Survival of the fittest science journalists

Hammersley: a bleak future for science journalism?

Hammersley: a bleak future for science journalism?

The word on everybody’s lips at the 6th World Conference of Science Journalists opening plenary this afternoon was ‘crisis’.

With newspapers around the world migrating online or ceasing publication altogether, science journalists are right to be worried. Nick Higham, BBC correspondent and chair of the plenary, attributed the crisis in part to the rise of new media. He hit the nail on the head when he said “but how can we make it [new media] pay? And where do traditional, professional, properly-paid journalists fit in?”

Three speakers offered their perspectives on “New media for new journalism?”

Krishna Bharat, GoogleNews founder, simply suggested that we must become “smarter about getting the right material to the right people”. This means working in “cooperation, not competition”; using experts to create “living stories” a bit like wikipedia articles; and “packaging up” individual articles with branding and advertising for people to post on their own websites.

Jeff Nesbit, from the National Science Foundation (NSF) in the United States, which traditionally supports science itself rather than science journalism, highlighted a variety of strategies that blend old and new media and, according to Nesbit, are proving crucial in the fight to keep science journalism alive. These range from underwriting the costs of science desks in traditional newspapers, to aggregating news online, to creating new content for radio, television and new media.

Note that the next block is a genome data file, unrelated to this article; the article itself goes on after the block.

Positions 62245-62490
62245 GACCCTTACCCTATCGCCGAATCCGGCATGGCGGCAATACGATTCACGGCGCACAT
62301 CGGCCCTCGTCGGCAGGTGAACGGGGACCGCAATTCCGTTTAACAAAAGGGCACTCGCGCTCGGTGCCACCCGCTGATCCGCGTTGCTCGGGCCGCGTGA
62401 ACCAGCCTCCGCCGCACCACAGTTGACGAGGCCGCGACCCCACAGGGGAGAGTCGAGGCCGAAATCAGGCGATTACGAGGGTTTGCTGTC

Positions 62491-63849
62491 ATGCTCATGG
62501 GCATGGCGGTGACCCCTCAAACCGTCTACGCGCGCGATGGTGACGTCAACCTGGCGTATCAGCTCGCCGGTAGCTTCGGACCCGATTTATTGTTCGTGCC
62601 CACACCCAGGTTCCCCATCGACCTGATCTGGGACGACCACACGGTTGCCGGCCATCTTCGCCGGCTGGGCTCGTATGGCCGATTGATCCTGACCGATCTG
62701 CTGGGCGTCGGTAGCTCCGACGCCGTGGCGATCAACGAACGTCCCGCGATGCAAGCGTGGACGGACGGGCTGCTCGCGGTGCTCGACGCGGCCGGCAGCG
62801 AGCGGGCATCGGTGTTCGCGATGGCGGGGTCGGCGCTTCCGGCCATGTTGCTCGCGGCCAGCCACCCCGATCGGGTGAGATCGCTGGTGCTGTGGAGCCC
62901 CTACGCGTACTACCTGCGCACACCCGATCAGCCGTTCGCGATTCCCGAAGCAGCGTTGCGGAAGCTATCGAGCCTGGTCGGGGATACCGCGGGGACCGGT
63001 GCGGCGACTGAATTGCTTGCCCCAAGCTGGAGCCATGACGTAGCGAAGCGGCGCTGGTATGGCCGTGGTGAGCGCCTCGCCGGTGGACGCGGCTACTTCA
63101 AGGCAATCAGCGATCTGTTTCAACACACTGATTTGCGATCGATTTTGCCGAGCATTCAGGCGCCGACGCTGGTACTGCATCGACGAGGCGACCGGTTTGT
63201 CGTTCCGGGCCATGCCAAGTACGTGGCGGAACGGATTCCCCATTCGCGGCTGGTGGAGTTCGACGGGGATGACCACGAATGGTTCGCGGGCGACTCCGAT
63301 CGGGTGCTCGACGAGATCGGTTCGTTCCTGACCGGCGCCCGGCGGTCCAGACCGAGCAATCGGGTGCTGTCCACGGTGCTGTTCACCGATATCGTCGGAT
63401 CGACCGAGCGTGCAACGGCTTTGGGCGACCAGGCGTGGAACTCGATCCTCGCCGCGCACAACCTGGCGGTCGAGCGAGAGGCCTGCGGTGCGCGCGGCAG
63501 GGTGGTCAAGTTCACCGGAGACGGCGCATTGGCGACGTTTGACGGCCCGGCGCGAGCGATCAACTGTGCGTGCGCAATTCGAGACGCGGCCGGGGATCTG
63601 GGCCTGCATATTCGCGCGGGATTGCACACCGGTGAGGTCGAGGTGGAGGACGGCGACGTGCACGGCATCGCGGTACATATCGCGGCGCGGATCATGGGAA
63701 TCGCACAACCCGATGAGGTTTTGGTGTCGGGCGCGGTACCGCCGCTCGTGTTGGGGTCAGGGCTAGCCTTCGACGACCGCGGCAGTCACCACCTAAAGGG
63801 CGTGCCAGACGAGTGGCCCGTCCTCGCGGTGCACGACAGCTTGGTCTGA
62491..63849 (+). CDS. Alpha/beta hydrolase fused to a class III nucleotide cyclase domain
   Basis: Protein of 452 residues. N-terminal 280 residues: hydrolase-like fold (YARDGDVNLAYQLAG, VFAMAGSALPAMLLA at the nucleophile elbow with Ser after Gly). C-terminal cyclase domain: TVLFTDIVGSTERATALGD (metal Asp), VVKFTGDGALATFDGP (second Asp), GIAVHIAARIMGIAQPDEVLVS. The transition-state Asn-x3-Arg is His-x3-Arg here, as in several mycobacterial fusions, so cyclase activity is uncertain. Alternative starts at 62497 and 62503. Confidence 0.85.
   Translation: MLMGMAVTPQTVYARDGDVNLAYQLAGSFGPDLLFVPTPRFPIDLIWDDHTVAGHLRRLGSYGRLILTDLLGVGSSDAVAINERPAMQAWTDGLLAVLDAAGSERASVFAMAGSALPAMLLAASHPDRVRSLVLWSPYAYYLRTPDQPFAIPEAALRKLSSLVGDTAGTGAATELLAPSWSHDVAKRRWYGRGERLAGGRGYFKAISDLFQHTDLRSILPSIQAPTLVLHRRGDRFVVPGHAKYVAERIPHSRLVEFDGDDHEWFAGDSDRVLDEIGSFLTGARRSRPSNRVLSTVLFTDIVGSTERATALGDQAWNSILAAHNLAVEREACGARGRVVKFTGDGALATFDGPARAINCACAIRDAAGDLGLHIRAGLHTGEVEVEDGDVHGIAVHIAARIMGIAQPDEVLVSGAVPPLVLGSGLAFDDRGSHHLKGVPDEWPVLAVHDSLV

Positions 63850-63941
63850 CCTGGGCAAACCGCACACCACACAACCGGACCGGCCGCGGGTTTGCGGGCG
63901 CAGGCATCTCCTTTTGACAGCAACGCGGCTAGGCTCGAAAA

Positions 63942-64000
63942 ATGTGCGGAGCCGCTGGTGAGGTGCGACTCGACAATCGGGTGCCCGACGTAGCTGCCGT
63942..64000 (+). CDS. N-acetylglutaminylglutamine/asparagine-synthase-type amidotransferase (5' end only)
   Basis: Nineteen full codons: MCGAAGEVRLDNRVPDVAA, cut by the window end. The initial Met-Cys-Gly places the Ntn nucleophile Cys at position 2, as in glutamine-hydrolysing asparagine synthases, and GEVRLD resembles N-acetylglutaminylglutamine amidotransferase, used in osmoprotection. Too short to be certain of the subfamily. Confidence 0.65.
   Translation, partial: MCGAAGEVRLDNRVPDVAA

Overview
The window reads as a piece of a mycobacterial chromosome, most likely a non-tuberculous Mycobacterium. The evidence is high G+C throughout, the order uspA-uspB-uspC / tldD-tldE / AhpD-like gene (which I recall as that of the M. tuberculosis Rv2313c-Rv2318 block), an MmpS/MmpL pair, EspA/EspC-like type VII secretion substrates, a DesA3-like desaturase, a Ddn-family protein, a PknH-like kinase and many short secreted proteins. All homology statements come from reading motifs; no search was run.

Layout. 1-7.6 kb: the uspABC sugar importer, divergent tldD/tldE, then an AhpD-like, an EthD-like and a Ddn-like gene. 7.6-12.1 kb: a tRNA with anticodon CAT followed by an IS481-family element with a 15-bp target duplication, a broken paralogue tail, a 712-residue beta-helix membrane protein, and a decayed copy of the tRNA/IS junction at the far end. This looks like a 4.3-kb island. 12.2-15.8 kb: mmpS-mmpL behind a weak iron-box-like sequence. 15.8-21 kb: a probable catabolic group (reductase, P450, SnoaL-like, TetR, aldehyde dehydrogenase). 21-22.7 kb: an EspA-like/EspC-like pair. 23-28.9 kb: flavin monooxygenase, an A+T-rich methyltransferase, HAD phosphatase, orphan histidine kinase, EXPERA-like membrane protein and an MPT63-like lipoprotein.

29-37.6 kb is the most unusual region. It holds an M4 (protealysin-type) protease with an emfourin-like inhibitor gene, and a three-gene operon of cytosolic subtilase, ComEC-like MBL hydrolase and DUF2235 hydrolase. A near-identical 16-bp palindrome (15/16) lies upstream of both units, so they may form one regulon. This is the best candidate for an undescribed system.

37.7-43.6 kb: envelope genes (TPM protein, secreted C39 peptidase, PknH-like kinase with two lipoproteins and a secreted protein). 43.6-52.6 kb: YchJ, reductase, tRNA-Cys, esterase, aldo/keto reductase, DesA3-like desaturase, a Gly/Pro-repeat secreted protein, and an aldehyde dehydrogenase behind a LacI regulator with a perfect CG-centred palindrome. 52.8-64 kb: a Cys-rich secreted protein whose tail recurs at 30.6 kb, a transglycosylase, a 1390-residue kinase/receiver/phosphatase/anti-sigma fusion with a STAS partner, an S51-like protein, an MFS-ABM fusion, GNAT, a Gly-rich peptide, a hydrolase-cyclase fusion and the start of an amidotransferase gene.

Poor Nesbit was given a hard time by the audience who questioned both the quality and objectivity of government-funded science communication — several delegates argued that the NSF’s efforts fall into public relations rather than science journalism.

Ben Hammersley, associate editor of Wired Magazine, painted a bleak future for science journalism, suggesting that the next WCSJ might see just half today’s number of working science journalists. The key to survival, he said, is to specialise in a single medium and create “extraordinarily good products”. Audiences go to “where the good stuff is, not where the shiny stuff is”. It’s survival of the fittest.

But we should remember that new media has been on the table for at least ten years. Arguing that it is causing a crisis in science journalism is, said Hammersley, like “being chased down the street by a snail”. If you haven’t got your head around new media by now, he added, you’re in serious trouble.

Sian Lewis, SciDev.Net

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